Midway ISD School Board Could Survey Community On A $177 Million Bond Package

Jun 17, 2019

A survey for a facility bond package for the Midway Independent School District could be sent around late June or early July if the school board takes action on hiring an independent agency on Tuesday. 

In May the Momentum Facility Study Committee - which is comprised of about 40 community members, including parents – recommended a facility bond package worth $177 million dollars to the Midway ISD school board. 

Scott Bland is a member on the facility committee, father and owner of a local construction company. 

He said an initial survey of residents in March 2017 had questions about student achievement, community engagement, facilities and funding priorities. The responses found one common problem among the community.

“The survey also showed that one of the primary concerns of the survey respondents was overcrowding,” Bland said.  

There are about 8,200 children in Midway ISD that currently serves 10 schools – including one highschool, one middle school, two intermediate schools and 6 elementary schools. The bond proposal includes building a new elementary school, eliminating the two intermediate schools -Woodgate and River Valley - and repurposing them as an elementary and middle school respectively. 

Bland said making these changes would mean more room for kids as Midway ISD grows - at a reasonable cost. 

“Student population is too high for the facilities as they currently are and then over the next five years it’s going to get worse and worse and worse every year.”

The district also is expecting their student population to grow over 10,000 in the next 10 years.  

James Karney is the former Director of Waco-McLennan County Library. He is on the facility committee and also a father of a child with special needs. 

He said after the facility committee was formed, they spent the majority of their time becoming familiar with the needs of each school, as well as funding capacities, state school finance laws and analyzing demographic studies. 

Karney said the overcrowding issue is district wide and at every level – like South Bosque Elementary.

“They are a school that is already over capacity, has four portable buildings that they use, and you know when teachers need to tutor a student or something like that, any wide spot in a hallway becomes a tutoring center,” Karney said. 

Bland also said the lack of space and the use of portable buildings is a safety concern for some parents.

“Those kids and teachers are completely exposed, there are no secure lockable doors, the district can’t afford to pay security to be there all the time and from a security standpoint that is really unacceptable," Bland said.  

At Midway Middle School kids are there for summer school, camps and other activities. The proposed bond would improve the Performing Arts Center which is shared district wide - like adding more energy efficient lighting.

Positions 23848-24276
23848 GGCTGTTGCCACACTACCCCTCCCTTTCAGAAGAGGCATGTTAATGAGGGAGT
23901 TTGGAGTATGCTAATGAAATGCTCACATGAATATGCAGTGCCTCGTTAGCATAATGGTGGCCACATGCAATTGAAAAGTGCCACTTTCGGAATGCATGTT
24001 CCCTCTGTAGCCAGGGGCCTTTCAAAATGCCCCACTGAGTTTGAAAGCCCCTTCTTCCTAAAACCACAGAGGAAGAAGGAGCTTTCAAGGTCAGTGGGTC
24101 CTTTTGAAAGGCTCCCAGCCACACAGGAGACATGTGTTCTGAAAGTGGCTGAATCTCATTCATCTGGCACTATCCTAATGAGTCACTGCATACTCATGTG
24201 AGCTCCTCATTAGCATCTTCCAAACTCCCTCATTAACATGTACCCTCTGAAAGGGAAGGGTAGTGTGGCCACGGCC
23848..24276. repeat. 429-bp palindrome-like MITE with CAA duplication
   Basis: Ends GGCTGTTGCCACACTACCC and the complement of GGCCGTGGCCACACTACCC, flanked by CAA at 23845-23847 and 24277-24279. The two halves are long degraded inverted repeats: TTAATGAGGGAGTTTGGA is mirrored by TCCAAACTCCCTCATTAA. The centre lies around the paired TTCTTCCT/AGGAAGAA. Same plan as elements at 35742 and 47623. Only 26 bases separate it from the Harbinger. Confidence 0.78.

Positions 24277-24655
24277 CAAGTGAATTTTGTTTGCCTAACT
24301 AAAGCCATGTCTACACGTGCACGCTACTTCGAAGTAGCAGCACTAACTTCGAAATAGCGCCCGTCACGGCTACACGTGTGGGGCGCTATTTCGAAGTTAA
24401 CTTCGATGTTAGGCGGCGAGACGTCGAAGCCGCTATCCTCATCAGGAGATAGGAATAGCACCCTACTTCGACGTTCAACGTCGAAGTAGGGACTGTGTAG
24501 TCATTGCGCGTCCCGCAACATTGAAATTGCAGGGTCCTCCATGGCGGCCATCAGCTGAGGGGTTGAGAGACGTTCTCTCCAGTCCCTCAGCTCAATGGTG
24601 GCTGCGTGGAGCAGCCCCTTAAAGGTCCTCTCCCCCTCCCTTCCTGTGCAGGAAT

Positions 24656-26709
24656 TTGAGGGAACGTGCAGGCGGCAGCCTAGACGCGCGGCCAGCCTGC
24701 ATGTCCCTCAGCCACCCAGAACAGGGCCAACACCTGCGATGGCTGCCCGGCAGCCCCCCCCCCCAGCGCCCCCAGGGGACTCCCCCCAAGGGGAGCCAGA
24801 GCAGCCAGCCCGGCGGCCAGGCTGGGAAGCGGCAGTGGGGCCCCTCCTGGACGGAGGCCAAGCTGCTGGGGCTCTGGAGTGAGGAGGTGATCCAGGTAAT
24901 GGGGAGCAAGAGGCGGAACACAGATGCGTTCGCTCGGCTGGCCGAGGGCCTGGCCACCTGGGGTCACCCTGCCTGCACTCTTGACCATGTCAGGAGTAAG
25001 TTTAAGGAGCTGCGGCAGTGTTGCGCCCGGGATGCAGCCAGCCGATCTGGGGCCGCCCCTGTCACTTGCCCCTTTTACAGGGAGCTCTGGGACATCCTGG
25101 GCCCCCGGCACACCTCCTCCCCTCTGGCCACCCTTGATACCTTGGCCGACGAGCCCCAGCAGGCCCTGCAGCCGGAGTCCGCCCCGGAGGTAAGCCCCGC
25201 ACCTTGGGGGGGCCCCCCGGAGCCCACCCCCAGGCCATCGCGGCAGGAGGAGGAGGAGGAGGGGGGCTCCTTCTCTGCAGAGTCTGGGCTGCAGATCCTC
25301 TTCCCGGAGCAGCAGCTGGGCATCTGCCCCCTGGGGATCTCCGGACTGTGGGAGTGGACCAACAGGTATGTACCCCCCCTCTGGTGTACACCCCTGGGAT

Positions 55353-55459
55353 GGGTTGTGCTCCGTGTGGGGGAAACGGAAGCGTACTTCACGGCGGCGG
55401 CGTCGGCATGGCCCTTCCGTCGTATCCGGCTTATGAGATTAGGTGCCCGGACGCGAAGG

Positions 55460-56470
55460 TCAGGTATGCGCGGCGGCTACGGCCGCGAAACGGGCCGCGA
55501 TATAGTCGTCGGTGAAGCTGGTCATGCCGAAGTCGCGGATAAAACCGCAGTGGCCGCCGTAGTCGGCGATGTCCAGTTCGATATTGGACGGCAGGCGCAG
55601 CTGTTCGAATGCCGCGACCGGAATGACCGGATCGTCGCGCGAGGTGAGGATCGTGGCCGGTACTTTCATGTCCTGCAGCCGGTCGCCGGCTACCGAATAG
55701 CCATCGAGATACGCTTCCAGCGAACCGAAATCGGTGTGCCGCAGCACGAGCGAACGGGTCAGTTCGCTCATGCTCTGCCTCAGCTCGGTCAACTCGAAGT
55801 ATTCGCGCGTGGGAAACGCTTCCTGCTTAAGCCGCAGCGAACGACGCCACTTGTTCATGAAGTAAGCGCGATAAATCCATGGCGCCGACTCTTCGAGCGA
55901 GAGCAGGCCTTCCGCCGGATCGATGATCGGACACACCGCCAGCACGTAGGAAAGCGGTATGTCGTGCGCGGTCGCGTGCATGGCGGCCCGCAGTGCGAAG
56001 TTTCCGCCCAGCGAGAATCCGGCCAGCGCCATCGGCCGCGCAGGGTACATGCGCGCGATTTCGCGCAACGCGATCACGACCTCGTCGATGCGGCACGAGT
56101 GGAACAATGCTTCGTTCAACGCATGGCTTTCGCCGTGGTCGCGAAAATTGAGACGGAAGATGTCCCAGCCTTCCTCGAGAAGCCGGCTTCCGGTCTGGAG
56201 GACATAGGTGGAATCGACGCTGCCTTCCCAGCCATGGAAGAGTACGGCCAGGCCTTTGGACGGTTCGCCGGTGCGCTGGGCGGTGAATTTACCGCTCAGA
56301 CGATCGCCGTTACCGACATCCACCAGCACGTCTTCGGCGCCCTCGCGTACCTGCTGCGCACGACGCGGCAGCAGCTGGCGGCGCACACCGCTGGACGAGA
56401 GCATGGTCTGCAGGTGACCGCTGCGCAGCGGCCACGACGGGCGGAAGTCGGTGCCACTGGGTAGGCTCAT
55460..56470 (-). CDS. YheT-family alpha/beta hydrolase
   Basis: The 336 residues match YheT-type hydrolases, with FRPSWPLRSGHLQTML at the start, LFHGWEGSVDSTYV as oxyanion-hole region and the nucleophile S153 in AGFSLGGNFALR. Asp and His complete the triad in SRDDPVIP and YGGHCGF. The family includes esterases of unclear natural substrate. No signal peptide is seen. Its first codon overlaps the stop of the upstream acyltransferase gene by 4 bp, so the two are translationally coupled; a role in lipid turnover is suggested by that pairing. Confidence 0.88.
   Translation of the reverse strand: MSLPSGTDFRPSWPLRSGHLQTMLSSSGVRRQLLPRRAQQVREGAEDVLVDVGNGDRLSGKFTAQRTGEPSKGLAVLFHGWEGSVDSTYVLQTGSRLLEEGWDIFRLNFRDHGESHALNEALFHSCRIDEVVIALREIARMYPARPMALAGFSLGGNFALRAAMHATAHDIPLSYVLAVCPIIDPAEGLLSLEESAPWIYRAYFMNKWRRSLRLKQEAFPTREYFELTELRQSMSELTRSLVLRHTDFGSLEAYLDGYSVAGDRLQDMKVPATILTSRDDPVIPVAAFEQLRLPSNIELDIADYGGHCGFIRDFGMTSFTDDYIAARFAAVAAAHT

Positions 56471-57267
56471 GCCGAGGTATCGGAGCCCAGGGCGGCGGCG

The bond also includes the addition of instruments, equipment, technology and storage to be dispersed equitably throughout the schools, a high school theater parking lot and band practice field and athletic lockers for meeting and training. 

Carly Webb, a facility committee member, mom and substitute teacher for Midway ISD said the athletic lockers are an important addition because currently 9th through 12th graders are sharing the same ovecrowed space. 

“It’s a really big sticking point and I think as a committee we really struggled with it because we know how are community feels about the athletic portion of this" Webb said. "But we just could not see security-wise, safety-wise continuing to put these younger and older students together.” 

Midway High School was built for about 1,800 students. The 2008 and 2013 bonds increased that to about 2,400 students, but the school is currently serving over that capacity. The proposed bond would increase the capacity by 500 to about 3,100 students. 

Traci Marlin is the public information officer for Midway ISD.  

She said some opponents of the bond are concerned about the price tag – which would increase the property tax that has remained at a steady $1.32 per $100 valuation for about 10 years. Marlin said could increase up to about $1.36.

According to data from the McLennan County Tax Office, if Midway ISD did adopt the bond as is the tax rate would be close to both Moody and Ching Spring ISDs. It was also be in the mid-range of tax rates compared to the other school districts in McLennan County. 

Midway also recieves the least in state revenue per student at $915. They are also the second lowest in total state and local maintenance and operations revenue per student at $7,778 in the county. 

Marlin also said athletics are a hot button topic for some opponents, but says having those programs are beneficial for many kids. 

"It helps with attendance, it helps with grades," Marlin said. "Our athletes – the no pass no play kind of policy really holds some kids accountable that they might not otherwise care about.” 

If the school board decides to take action on hiring an independent agency to conduct the survey on Tuesday,  then the survey may be sent around late June or early August. 

Marlin said the school board will be able to take the results from the survey in order to determine whether or not to hold a special election in November. The deadline to call for a special election is August 19th.

More information about the proposed bond and the results from the intial survey can be found at midwaymomentum.org.